Virginia Syvan, A. and K. (guests from the U.S. and Israel), Ina Friedman (reporting)

Mixed Morning

Immediately upon arriving at 5:30 a.m. we noticed that only 7 of the 12 lights in the shed were working, and it is especially dark at the entrance to the shed – a sensitive area because people on their way to the Humanitarian Gate on the far side of the shed must maneuver their way through the lines, and it is therefore important that the entrance be well lit.

Four of the five checking stations were open when we arrived (the fifth opened at 6:27 A.M.). Nevertheless, the lines were relatively short because the soldier in charge of opening the turnstiles at the end of the cages was generous in the amount of people she let through them each time (and thanks to her for that). The beygale vender and one of the people who regularly passes through the Humanitarian Gate told us that on the previous two days this week, the passage through the checkpoint was similarly easy and swift. This morning, as well, there were periods when the turnstiles remained open and people walked through the cages directly to the corridors leading to the checking stations. 

That, at least, was the situation until the change of the guard at 6:30. The new soldier controlling the turnstiles turned this picture on its head. Even though the corridors leading into checking stations 3, 4, and 5 were totally empty (for some reason, there is always a longer line leading into stations 1 and 2), the soldier only let a handful of people through the turnstiles each time he opened them. This frustrated everyone in sight -- big time! Because we could not communicate with him directly, we called the Civil Administration hotline a number of times with the request to call the soldier in the booth and tell him to allow more people through because he was turning a properly operating checkpoint into a problematic one. To no avail.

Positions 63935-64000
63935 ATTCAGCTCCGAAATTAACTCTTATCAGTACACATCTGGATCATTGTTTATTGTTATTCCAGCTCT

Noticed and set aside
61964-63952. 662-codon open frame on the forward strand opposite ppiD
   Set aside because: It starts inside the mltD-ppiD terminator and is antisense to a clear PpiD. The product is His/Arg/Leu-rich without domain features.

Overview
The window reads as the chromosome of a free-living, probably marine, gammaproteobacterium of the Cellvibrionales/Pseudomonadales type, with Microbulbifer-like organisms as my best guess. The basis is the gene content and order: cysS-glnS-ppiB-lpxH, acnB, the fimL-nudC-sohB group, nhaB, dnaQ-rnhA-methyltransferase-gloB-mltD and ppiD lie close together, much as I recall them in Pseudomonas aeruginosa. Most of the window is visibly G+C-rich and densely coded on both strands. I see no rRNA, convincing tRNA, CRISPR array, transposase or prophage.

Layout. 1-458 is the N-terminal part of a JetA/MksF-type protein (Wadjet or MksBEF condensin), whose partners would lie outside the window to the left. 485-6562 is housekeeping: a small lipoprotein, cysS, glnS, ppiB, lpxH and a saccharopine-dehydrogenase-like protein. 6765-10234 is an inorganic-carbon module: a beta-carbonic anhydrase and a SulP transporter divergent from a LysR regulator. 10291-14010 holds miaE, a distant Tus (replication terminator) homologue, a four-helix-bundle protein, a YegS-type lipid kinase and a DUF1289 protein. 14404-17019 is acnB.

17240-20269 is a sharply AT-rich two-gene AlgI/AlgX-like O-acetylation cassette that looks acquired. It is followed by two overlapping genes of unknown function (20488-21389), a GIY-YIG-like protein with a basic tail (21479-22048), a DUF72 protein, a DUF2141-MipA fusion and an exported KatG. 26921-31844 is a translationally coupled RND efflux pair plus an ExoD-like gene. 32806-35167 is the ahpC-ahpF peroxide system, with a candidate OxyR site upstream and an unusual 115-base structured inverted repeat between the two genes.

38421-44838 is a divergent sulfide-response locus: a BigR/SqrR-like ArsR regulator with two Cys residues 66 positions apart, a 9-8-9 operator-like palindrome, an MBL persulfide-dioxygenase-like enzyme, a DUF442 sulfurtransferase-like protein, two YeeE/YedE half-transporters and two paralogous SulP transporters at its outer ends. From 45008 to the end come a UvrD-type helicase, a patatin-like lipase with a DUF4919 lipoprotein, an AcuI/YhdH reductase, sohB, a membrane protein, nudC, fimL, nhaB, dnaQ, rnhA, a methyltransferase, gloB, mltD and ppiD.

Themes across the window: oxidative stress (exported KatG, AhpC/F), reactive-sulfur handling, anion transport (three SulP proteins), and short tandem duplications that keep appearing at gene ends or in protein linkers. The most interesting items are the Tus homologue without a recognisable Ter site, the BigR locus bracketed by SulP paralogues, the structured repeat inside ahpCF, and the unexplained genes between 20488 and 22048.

As a rule, by 6:30, at least one policeman/woman and a soldier or officer from the Civil Administration, plus security guards, are on the spot to direct the soldier in the booth on opening the turnstiles. But this morning no one showed up. The Humanitarian Gate was not opened at all; until the replacement soldier arrived and saw to the creation of long lines where none had existed before, it wasn’t necessary to operate the gate. But at 6:45 not only were the lines growing longer and longer, a young man arrived in a wheel chair on his way to a hospital appointment . Again we repeatedly called the hotline to have a Civil Administration soldier arrive to open the Humanitarian Gate for him. Finally we were told that a soldier was on the way but still no one turned up. And then abruptly the youth and the older man accompanying him left. Someone explained to us that a driver had offered the older man to take them through some checkpoint or another (for Lord only knows what price), and being under pressure they grabbed at the offer. (Afterward we were told that one of the two – either the young man or, more likely, the older man accompanying him, did not have a permit to get through the checkpoint because they were told to wait until 8:00, when the Civil Administration office opens or, as a man over 55, the man pushing the wheelchair would be allowed through without a permit. Evidently, however, people in this situation have other alternatives.)

At 7:20 a Civil Administration officer and a security guard showed and opened the Humanitarian Gate for the first time. We greeted their arrival. We told them how much we had missed their presence this morning. And we asked the officer to direct the soldier in the booth to open the turnstiles and allow people through at a reasonable rate – which the officer, or a policeperson, would have done as a matter of course had they been there earlier. 

This change alleviated the lines to the point where, at 7:30, we were able to enter one of the empty cages and pass through the security check in 10 minutes.